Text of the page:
Islanders urged to buy local to support local industry amid Covid uncertainty

28 April 2020

ISLANDERS are being urged to support Shetland’s food and drink industry by buying local as many businesses continue to face huge uncertainty as a result of Coronavirus restrictions.

Shetland Food and Drink Group manager Claire White said the Covid-19 crisis had forced virtually all producers and outlets to change how they operate in some way.

Many have had to scale back production, furlough staff or close their doors altogether this spring – though some producers and outlets are seeing higher demand as a result of consumers’ behavioural changes.

With the government’s lockdown now in its sixth week, SFAD members are understandably feeling anxious about what the short- and medium-term future could hold. 

White said the food and drink group would be doing everything it could to support members.

In the meantime she is encouraging islanders to bear in mind the vast array of local produce available when doing their grocery shopping. Many local shops are also offering a valuable delivery service during the lockdown.

“It’s a mixed picture for our members at this very challenging time,” she said. “Some of the producers are thankfully enjoying strong demand, while others have seen a big dip, and obviously some types of business had no option but to close.”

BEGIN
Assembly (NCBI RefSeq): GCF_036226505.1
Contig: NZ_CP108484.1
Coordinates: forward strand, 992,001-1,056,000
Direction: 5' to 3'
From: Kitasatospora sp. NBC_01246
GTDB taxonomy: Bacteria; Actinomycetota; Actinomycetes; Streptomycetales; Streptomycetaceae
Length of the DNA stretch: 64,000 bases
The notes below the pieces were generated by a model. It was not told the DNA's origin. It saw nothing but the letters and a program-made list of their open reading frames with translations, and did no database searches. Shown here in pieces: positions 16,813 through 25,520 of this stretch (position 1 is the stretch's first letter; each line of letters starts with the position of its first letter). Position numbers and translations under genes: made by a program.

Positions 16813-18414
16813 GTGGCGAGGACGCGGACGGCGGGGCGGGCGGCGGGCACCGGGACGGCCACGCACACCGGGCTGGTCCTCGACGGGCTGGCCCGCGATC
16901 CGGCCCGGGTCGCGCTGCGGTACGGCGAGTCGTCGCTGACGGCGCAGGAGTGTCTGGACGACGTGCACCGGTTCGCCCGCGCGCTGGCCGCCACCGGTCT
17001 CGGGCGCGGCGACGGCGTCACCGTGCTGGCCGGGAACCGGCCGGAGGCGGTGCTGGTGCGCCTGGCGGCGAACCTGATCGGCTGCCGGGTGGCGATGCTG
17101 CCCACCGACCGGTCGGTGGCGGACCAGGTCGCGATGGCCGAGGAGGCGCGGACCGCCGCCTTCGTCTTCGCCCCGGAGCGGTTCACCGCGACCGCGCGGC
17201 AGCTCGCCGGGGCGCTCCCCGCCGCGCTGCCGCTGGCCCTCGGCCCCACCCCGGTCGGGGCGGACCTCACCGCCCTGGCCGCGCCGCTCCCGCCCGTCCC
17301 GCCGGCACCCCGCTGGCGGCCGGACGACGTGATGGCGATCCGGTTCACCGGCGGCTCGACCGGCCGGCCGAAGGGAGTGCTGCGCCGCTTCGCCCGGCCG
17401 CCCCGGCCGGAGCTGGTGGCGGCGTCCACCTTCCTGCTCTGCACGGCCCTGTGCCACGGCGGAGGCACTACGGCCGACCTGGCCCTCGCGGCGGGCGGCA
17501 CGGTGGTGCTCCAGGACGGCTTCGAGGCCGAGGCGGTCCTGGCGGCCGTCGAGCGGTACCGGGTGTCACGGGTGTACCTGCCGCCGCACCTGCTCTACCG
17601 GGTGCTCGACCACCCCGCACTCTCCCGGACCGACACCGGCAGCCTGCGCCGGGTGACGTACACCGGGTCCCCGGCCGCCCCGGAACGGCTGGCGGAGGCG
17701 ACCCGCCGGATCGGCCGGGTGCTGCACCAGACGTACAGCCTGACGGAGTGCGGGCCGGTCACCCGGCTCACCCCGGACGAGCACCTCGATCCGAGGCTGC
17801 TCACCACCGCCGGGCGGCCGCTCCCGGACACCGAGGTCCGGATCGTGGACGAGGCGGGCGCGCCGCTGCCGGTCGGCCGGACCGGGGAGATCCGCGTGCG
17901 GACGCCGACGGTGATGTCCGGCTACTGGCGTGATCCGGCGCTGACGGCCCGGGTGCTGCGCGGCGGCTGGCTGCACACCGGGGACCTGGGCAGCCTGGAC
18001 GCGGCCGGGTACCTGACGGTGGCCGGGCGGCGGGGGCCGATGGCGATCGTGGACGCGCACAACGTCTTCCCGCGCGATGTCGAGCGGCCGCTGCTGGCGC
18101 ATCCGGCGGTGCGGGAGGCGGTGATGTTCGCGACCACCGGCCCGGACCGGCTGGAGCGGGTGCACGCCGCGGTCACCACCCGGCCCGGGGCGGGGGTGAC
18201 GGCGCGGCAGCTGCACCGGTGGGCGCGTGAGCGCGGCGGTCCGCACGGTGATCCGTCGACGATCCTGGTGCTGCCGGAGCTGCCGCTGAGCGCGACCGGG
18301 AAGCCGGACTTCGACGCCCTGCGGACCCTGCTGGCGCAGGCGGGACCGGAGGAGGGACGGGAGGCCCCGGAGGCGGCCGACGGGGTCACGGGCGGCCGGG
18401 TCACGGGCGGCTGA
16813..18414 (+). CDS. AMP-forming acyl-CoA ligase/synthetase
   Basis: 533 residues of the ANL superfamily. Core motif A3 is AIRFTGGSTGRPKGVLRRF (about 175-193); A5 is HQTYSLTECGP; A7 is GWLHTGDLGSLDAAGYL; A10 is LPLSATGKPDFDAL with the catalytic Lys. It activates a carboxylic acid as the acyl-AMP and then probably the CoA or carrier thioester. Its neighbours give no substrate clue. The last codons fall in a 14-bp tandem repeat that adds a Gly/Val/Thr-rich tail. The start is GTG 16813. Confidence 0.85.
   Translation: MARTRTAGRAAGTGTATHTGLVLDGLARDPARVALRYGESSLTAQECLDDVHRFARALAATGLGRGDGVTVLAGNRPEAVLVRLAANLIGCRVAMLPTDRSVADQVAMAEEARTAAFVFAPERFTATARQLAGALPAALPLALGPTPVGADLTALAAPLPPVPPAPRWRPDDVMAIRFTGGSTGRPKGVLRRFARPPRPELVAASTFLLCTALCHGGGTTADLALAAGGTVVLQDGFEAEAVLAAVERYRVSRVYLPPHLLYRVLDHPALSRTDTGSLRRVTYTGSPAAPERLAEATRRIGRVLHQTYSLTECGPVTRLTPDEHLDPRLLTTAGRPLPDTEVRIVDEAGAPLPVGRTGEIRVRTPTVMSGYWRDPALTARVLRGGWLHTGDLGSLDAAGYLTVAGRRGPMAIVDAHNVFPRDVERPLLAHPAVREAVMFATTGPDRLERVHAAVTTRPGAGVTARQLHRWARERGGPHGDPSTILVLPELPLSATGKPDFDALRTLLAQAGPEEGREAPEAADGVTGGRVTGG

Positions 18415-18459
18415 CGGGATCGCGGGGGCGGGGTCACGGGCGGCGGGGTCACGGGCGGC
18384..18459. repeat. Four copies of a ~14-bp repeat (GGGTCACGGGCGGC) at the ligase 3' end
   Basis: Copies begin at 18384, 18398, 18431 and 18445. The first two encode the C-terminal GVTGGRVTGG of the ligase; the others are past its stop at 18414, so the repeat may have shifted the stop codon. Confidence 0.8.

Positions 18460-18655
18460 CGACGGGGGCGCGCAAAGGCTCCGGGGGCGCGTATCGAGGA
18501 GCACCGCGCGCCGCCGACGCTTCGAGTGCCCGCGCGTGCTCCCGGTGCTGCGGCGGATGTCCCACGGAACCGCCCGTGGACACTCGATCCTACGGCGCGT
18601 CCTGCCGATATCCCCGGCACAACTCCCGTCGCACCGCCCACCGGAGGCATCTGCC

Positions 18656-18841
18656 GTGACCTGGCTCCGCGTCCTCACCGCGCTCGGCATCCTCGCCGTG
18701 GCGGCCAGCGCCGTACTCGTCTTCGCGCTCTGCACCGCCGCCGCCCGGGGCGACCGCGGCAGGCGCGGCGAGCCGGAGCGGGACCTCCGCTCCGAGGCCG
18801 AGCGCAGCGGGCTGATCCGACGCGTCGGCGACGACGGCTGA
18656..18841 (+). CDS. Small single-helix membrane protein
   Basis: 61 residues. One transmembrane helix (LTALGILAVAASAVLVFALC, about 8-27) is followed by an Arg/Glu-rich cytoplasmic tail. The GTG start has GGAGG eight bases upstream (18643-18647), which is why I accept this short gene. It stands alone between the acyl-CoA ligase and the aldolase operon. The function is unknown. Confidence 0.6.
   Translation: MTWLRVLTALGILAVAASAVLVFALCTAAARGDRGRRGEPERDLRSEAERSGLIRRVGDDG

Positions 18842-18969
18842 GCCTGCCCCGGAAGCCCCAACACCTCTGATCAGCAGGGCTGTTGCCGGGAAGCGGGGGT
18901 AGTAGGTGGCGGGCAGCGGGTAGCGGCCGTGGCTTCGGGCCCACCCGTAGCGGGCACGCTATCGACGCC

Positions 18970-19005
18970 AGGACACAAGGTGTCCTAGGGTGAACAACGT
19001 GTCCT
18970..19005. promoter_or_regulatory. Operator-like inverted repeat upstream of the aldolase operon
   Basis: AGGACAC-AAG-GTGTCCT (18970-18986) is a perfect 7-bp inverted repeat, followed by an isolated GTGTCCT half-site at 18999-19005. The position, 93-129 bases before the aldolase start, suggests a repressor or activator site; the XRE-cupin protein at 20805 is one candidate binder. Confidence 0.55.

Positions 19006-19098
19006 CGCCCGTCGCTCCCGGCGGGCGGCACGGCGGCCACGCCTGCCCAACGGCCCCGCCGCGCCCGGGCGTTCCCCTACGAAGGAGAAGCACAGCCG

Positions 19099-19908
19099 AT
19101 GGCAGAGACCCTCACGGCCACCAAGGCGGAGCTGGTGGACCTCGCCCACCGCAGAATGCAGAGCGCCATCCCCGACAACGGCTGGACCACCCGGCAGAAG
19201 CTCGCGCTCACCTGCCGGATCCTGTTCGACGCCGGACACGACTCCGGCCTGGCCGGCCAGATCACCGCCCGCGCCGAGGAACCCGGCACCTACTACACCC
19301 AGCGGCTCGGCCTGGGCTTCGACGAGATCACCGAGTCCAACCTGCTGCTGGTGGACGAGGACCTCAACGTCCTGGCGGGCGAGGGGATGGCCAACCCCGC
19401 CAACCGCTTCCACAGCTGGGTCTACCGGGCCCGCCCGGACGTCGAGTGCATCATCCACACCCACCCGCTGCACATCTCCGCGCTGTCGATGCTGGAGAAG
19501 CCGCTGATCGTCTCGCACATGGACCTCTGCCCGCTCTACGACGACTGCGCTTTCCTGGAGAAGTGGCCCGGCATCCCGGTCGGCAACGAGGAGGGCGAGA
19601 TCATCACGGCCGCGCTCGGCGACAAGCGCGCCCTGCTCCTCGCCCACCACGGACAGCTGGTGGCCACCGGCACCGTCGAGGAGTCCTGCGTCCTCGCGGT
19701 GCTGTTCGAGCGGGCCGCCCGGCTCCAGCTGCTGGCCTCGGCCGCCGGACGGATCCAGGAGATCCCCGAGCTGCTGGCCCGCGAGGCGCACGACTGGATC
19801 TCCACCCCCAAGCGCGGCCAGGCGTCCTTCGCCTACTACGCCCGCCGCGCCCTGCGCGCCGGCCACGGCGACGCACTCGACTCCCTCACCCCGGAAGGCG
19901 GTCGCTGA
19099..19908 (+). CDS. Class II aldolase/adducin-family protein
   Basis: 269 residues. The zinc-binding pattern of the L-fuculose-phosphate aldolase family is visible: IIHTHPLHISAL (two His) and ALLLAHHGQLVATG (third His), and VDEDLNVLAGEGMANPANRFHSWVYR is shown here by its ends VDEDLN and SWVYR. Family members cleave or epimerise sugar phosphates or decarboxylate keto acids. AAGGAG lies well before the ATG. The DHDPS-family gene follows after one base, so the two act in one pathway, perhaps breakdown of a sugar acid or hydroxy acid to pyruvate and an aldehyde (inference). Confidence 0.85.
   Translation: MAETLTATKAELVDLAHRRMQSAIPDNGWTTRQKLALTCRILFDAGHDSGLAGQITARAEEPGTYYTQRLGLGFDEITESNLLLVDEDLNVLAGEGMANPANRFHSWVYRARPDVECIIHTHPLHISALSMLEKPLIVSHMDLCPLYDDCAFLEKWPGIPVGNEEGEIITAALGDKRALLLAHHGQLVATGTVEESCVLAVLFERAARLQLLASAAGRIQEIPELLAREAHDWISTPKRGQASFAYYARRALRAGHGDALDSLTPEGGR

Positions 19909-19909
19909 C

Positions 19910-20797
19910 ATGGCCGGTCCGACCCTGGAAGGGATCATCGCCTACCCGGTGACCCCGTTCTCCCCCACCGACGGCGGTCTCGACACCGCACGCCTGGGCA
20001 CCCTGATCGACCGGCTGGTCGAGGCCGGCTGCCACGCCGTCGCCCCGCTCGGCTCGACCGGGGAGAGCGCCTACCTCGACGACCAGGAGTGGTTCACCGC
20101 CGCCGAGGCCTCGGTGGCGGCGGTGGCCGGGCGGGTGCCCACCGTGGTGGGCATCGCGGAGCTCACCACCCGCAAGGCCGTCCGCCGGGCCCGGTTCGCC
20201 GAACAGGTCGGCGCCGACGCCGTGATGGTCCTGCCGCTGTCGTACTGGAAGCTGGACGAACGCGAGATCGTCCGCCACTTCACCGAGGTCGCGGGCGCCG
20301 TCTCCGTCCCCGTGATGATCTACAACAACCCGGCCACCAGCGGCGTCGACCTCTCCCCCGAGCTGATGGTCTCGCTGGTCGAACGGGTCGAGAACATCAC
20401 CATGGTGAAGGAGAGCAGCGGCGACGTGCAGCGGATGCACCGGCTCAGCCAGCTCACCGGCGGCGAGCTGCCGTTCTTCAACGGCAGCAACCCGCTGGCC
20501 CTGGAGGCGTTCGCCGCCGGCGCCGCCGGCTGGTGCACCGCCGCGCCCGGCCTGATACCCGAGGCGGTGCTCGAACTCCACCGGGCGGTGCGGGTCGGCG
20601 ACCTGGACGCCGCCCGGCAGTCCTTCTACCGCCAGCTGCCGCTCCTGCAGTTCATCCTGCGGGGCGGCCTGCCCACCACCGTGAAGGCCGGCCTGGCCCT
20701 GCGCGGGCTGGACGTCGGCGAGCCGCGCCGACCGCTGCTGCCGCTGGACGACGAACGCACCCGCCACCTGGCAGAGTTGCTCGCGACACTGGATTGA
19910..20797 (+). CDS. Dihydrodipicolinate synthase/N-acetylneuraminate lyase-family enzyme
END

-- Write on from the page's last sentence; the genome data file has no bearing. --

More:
Sound Service Station’s delivery service has seen a huge spike in demand, with a fourfold increase in home deliveries since late March.

White said it was one of many small businesses across Shetland that are going the extra mile to serve communities, especially more vulnerable members of society, by offering personalised orders and sourcing items folk usually cannot find locally.

The forecourt’s co-owner Jordan Thomason said the business had to “adapt quickly” and, while demand for fuel has fallen “quite drastically” with folk covering far fewer miles in their vehicles, home delivery has “grown faster than we ever thought it would”.

“That in itself has presented its own challenges but we are extremely grateful to all our loyal customers that have continued to shop with us throughout all of this,” Thomason said.

“Our staff are working harder than ever to make sure that our shelves are constantly fully stocked and customers can get everything they need. The feedback we are getting is all very positive so we are glad that we are able to provide a service that people are happy with and that keeps them coming back.

“All of our local suppliers have been fantastic as well, the quality of their produce speaks for itself and is a massive part of why we have remained so busy.”

Among the 15 local suppliers whose goods it stocks, Sound Service Station is the main customer for Da Kitchen Bakery, based in Yell, keeping the bakery busy despite losing some of its usual turnover.

Bakeries in Sandwick, Voe and Waas are also continuing to supply most of their usual outlets, and have noticed dips and rises in demand for different produce.

The isles have certainly not been immune to the nationwide upsurge in folk baking from home. Shetland Farm Dairies is now offering catering-sized 3kg tubs of its surfeit of local butter.